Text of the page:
Baltimore Lectures on Molecular Dynamics and the Wave Theory of Light; Founded on Mr A. S. Hathaway's Stenographic Report of Twenty Lectures Delivered in Johns Hopkins University, Baltimore, in October 1884: Followed by Twelve Appendices on Allied Subjects.
by KELVIN, Lord William Thomson (1824-1907).
London:: C. J. Clay and Sons, 1904., 1904. 8vo. xxi, , 694 pp. Figs., errata slip. Black gilt-stamped cloth, top edge gilt; rubbed. Small Stonyhurst College rubberstamp on title page. Very good. First edition, distinguishing between this and another alternate issue. There is a shorter length of the text (694 pages instead of 703), and in the alternate issue there is a second erratum. There are two distinctively different issues of this book. Originally published in papyrograph form as Notes of Lectures on Molecular Dynamics and the Wave Theory of Light. Delivered at the John Hopkins University, Baltimore… Stenographically Reported by A.S. Hathaway. Baltimore: Johns Hopkins University, 1884. The 1904 London edition, Baltimore Lectures on Molecular Dynamics and the Wave Theory of Light, is very extensively reworked with reprints of some of Kelvin's relevant papers. [Smith & Wise]. "Given his unshakable faith in the telegraph, Thomson apparently felt free to use his Baltimore Lectures as a forum for combating the leading young theorists of electromagnetism, who had strayed from the true path of latitudinarian practicality and into a false metaphysics. The forum was well chosen, for among his twenty-one hearers sat Lord Rayleigh (J.W. Strutt; 1842-1919), H.A. Rowland (1848-1901), A.A. Michelson (1852-1931), E.W. Morley (1838-1923), and other notables. He would attempt to show then, in a grand symphony of mechanical models, how a true dynamical theory might be constructed. But at the same time he would attempt to deliver a captivating sermon on proper empiricist methodology… Thomson's methods have usually been understood more narrowly, in terms of the justification of theories by analogies and mechanical models. That view is symbolized by classic lines from the Baltimore Lectures: 'I never satisfy myself until I can make a mechanical model of a thing. If I can make a mechanical model I can understand it. As long as I cannot make a mechanical model all the way through I cannot understand; and that is why I cannot get the electro-magnetic theory'." [Smith & Wise]. Smith & Wise, Energy and Empire: A Biographical Study of Lord Kelvin, pp. 463-64, 815. / "Thomson, along with Helmholtz, was the primary author of the science of physics as it was known in 1900; it is for him that the absolute scale of temperature (in degrees Kelvin) is named. His series of twenty lectures delivered at Johns Hopkins University in October 1888 had not been written out in advance, and it was arranged that they would be transcribed in shorthand by one of the attendants, A.S. Hathaway. This verbatim report was later printed by the 'papyrograph' process (an early version of mimeograph) in an edition of a few hundred copies. 'Part of the extreme interest of the course arose indeed from [Kelvin's] unpreparedness. Admitted to the very laboratory of his thoughts, his hearers became eyewitnesses of his methods, his amazing intuitive grasp, his headlong leaps, his mathematical agility, his perpetual recurrence to physical interpretations, his vivid use of mechanical analogies, and his incessant resort to models, sometimes actual sometimes only mentally visualized, by which his meaning could be conveyed.' - (Thompson, p. 815).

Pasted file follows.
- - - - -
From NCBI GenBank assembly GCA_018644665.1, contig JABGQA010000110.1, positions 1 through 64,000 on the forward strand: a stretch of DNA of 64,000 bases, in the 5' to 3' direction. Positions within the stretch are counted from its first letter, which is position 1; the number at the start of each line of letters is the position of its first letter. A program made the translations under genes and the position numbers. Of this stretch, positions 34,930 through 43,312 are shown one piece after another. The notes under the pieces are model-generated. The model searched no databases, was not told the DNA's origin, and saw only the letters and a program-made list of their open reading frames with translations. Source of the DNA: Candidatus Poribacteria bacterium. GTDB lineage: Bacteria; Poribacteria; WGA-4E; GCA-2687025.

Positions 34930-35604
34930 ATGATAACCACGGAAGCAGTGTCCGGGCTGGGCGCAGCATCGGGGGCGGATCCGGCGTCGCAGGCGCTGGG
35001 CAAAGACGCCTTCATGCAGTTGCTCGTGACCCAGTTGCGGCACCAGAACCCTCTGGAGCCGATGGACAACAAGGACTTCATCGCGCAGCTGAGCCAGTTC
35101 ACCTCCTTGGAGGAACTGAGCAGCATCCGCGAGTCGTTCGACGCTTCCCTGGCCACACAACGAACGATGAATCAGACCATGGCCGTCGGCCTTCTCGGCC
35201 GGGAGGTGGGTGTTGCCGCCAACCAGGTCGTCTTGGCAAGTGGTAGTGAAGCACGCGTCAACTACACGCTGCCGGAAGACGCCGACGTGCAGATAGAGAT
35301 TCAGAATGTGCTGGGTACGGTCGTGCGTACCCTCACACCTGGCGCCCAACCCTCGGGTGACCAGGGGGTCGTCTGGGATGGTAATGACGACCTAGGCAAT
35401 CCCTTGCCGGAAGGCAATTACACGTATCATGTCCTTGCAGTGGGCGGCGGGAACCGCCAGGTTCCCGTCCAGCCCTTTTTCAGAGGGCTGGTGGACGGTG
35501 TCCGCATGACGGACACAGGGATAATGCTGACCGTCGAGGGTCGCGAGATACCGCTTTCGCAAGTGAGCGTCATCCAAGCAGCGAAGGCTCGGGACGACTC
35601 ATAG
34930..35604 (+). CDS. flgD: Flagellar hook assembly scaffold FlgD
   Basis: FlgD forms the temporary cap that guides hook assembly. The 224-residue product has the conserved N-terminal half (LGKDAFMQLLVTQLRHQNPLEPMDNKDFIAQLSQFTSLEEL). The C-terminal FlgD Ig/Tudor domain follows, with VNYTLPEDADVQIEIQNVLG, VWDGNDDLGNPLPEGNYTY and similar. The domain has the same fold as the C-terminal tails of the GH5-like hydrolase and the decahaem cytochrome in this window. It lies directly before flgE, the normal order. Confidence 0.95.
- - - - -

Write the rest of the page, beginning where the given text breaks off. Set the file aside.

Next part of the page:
(Inventory #: SW1141)
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